A new report by the Washington-based World Bank shows a marked decrease in extreme poverty around the world over the past few years.

But there are still an estimated 767 million people globally living in shocking conditions, half of them in sub-Saharan Africa.

In this region alone close to 390 million people are trying to exist on an average $US1.90 a day.

The report says over 60% of Africa’s urban population lives in areas with some combination of overcrowding, low-quality housing and inadequate access to clean water and sanitation.

Nearly two-thirds of these people are packed into slums – double the number living in slum conditions in other parts of the world.

The problem lies in part with a massive lack of infrastructure.

In Nigeria, for instance, only Lagos and Abuja have sewerage systems, and most households in the two cities are not even connected. In Ethiopia, only Addis Ababa has a sewerage system, serving only 10% of the population.

In 2012, less than half of Addis Ababa’s residents had access to safe water.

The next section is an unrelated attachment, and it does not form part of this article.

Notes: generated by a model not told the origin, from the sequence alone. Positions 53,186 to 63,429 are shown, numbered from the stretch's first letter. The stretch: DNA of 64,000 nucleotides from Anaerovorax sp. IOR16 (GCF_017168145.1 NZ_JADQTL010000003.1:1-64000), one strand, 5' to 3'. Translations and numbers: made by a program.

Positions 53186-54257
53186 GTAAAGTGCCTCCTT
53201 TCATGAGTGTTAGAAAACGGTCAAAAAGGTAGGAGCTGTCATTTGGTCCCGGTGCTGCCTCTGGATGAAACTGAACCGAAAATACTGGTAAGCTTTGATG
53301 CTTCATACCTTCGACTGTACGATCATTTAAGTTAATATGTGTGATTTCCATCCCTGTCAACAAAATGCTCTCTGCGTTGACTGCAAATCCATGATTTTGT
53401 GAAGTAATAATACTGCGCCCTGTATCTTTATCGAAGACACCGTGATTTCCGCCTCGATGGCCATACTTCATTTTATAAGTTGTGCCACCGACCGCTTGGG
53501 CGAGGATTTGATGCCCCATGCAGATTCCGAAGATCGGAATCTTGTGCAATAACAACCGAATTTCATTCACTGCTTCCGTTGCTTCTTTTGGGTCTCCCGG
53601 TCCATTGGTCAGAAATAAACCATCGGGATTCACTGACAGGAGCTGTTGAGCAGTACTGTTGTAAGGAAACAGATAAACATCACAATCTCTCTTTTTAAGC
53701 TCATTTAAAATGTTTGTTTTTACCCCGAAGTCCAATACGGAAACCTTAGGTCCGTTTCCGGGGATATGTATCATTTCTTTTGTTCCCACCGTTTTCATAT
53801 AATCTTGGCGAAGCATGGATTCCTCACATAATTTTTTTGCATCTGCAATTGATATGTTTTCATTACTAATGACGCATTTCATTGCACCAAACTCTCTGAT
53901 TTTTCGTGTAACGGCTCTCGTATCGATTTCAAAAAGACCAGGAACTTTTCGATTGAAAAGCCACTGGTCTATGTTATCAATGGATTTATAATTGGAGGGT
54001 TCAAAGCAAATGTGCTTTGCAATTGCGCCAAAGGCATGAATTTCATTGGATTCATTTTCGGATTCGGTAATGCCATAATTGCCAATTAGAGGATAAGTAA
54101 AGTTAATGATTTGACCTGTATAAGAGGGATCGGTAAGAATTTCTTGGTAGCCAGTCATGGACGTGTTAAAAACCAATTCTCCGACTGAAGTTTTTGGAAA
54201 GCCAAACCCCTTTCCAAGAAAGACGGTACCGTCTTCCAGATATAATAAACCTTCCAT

A similar situation exists with waste collection. The report says that across the whole of sub-Saharan Africa, only 45-82% of locally-generated waste in urban areas is collected.

World Bank data dealing with housing and basic services like electricity paints an equally grim picture.

Only 16% of urban households across Africa have permanent roofs. Even houses with roofs may not have proper walls or floors. Only 70% of homes have electricity in urban areas and barely 2% in rural areas.

The World Bank says that poverty is becoming increasingly concentrated in sub-Saharan Africa and it calls on countries to pursue broad-based economic growth, to invest in people, and to insure the poor against ever-changing risks.

Story provided by Mike Heard for AE Australia